Here are six ways that taking good care of yourself can also pay off for your finances -- and six ways you can develop strong health without spending a fortune.
One disclaimer before we jump into this list: There are exceptions, of course. You might lead a perfectly healthy lifestyle but suffer from an accident or illness. Unfortunately, there are lots of people eat right, exercise, wear sunblock, don't smoke, floss -- and get diagnosed with cancer. It happens.
The tips in this article don't guarantee good health or low medical bills. They're simply intended to get you thinking about the relationship between your health and your money, and to encourage you to take care of your health so that your wallet can hopefully share the positive effects. Yes, some people will become survivors of bad luck or misfortune, but let's do whatever is within our power to lower the likelihood of needing pricey medical care.
With that said, let's launch into six ways your health impacts your net worth, and six free or cheap ways you can improve your health.
1. Fewer Doctor's Visits
Every time you visit the doctor, you face a deductible and a co-payment (plus plenty of potential additional expenses depending on the course of treatment she recommends). If you need to see a specialist, that co-pay increases, and your co-insurance may also kick in.
But if you keep yourself in good shape and follow your doctor's advice when she recommends a certain lifestyle change or course of action, you'll be less likely to need too many visits. That "apple a day keeps the doctor away" saying has some truth to it -- and apples are cheaper than appointments.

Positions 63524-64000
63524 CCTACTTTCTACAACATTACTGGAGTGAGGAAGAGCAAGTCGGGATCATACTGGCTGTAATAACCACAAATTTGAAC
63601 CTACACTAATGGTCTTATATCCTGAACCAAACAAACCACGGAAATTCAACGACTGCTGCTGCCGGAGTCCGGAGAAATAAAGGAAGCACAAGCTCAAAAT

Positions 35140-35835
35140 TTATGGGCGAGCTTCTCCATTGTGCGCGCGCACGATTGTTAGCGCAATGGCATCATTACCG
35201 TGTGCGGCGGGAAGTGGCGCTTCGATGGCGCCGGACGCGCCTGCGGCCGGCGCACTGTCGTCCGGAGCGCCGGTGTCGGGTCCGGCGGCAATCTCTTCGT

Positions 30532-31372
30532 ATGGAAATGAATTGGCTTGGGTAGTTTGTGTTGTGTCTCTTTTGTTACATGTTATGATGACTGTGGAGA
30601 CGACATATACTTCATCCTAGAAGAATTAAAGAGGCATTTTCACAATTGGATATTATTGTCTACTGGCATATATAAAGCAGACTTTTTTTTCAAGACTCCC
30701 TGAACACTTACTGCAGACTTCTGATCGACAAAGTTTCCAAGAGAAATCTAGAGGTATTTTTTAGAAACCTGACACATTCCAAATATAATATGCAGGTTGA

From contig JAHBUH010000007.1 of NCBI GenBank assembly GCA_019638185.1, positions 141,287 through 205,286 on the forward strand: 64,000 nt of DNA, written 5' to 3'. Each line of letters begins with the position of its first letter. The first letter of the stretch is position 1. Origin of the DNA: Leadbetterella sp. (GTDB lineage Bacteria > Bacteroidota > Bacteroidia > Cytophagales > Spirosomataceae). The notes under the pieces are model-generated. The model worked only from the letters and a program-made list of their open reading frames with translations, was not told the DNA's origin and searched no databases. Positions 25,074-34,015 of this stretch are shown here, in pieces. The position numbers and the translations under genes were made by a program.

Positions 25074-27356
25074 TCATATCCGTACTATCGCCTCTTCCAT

2. Lower Pharmacy Costs
If you eat well, exercise regularly and follow your doctor's orders, you'll increase your likelihood of needing fewer medications for aches, pains and ailments. You could save on everything from pricey prescriptions to over-the-counter meds, which anyone in less-than-perfect shape can tell you could cost hundreds a month.
3. Less Time Missed From Work
Depending on how many days paid sick days your company allows, an extended illness -- or too many minor illnesses -- could wind up costing you several days' pay. Excessive absences also look bad to employers, which can affect things like your performance review, promotion potential and opportunities for raises. In other words, sick days harm your finances all around, both short-term and long-term.
4. Better Work Performance
When you're mentally and physically fit, the days you do spend in the office will be more focused, productive and efficient. When you feel well, your mind is alert and you're better able to deal with problems as they arise. You can rise to challenges and exceed expectations -- which has quite a nice effect on those things like performance reviews, promotion potential and opportunities for raises.
5. Less Money Wasted on Bad Habits
Plenty of things that are bad for your health are also bad for your wallet. Smoking, drinking alcohol, and existing on a diet of fast food and soda are expensive habits. Cut these out of your life, and you'll find you suddenly have much more money left over at the end of the month.
6. More Energy to Start a Side Hustle
If you've ever though of starting a side business -- whether it's selling crafts on Etsy or launching your own landscaping company -- you'll find you have much more energy to pursue it if you're in good health. A side business can be a great way to bring in some extra money, but it's not the kind of thing you can do for a couple hours when you feel like it. As any shark on "Shark Tank" will tell you, it takes determination and plenty of sweat equity.